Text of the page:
Re: link() security

From: Albert D. Cahalan (
Date: Mon May 06 2002 - 00:00:42 EST

Xy writes:

> (IMO) link should
> be modified because it does not make sense to allow users to create
> hard links to files they have no access to, in general. The mail
> spool example was simply one common example.
> IMO, if I have created a file, and I own the file, then there are only
> two users who should get to decide whether that file gets deleted or
> not: me, and root. Regular users should not be able to create hard
> links to my files, potentially without me knowing about it. Allowing
> them to do so means that you allow users who do not own a resource,
> and have no access to that resource, to potentially manage control of
> that resource to some extent. I don't see how this policy makes any
> sense. It allows that a file I created may be hanging around despite
> the fact that I think it's been deleted. And that just seems like a
> very bad idea to me.

It is a bad idea, especially since POSIX doesn't require it!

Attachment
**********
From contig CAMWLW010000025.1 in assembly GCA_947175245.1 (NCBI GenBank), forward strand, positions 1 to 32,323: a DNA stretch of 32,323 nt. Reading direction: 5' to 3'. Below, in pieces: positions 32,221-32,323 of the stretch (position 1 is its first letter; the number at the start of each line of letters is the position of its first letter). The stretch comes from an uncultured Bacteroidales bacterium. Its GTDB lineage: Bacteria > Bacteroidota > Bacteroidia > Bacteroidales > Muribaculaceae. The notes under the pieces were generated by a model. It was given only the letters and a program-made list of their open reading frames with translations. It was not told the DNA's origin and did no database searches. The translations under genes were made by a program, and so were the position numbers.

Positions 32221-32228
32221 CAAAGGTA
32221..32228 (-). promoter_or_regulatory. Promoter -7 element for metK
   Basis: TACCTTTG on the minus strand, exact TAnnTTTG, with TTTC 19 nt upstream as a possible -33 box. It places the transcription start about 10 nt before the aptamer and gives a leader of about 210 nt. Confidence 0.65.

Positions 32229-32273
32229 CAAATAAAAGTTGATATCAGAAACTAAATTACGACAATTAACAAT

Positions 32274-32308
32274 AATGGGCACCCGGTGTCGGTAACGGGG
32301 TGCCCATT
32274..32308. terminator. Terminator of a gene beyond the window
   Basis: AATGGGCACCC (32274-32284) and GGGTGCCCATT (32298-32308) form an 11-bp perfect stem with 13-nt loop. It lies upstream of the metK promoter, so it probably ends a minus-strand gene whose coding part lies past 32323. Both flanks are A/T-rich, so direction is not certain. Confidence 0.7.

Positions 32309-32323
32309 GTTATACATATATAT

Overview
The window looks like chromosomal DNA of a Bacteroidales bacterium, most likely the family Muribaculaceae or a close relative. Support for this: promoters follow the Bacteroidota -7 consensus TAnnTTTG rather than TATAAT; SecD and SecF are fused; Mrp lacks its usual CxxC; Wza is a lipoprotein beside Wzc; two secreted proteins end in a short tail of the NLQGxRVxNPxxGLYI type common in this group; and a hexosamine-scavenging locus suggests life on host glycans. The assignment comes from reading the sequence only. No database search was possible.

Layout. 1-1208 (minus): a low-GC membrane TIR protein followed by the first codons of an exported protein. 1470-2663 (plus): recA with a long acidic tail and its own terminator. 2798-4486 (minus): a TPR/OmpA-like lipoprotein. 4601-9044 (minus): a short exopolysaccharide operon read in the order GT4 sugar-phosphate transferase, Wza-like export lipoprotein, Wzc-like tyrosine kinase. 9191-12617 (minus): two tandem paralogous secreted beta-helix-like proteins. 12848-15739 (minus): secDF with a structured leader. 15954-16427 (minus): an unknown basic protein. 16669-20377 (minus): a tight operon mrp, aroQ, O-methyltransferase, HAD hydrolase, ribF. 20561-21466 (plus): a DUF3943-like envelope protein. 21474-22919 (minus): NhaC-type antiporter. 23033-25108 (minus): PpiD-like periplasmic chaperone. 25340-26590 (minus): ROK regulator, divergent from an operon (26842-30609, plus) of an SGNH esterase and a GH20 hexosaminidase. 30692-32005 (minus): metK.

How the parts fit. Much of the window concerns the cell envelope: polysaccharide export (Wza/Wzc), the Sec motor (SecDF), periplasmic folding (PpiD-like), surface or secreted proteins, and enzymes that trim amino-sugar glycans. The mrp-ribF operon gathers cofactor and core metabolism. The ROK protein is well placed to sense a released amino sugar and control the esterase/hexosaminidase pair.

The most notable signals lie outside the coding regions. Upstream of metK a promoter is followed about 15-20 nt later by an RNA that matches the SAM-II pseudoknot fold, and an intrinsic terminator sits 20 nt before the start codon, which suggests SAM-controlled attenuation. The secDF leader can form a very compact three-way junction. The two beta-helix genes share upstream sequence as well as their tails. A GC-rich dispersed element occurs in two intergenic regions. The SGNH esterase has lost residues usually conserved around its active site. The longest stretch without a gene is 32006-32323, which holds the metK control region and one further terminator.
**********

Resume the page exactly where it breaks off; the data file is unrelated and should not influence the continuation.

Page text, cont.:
The 2001 UNIX/POSIX standard says:

   The implementation may require that the calling
   process has permission to access the existing file.

Then for error codes, EACCES means:

   A component of either path prefix denies search
   permission, or the requested link requires writing
   in a directory that denies write permission, or
   the calling process does not have permission to
   access the existing file and this is required by
   the implementation.

Maybe this should even apply to the owner.
("chmod 000 foo") Let's say that either
read or write permission is enough by default.
By mount option, both or neither may be required.

Pretty much any other restriction is OK as well,
due to the way the UNIX/POSIX standard uses the
term "access". For example:

   An implementation may include other security
   mechanisms in addition to those specified in
   POSIX.1, and an access attempt may fail
   because of those additional mechanisms, even
   though it would succeed according to the
   rules given in this section. (For example,
   the user's security level might be lower than
   that of the object of the access attempt.)

The standard defines an "additional file access
control mechanism" as pretty much any restriction
that one would care to add.

So restricting link() is 100% standards compliant.

How about: fail if (ctime^mtime+atime*owner)%3

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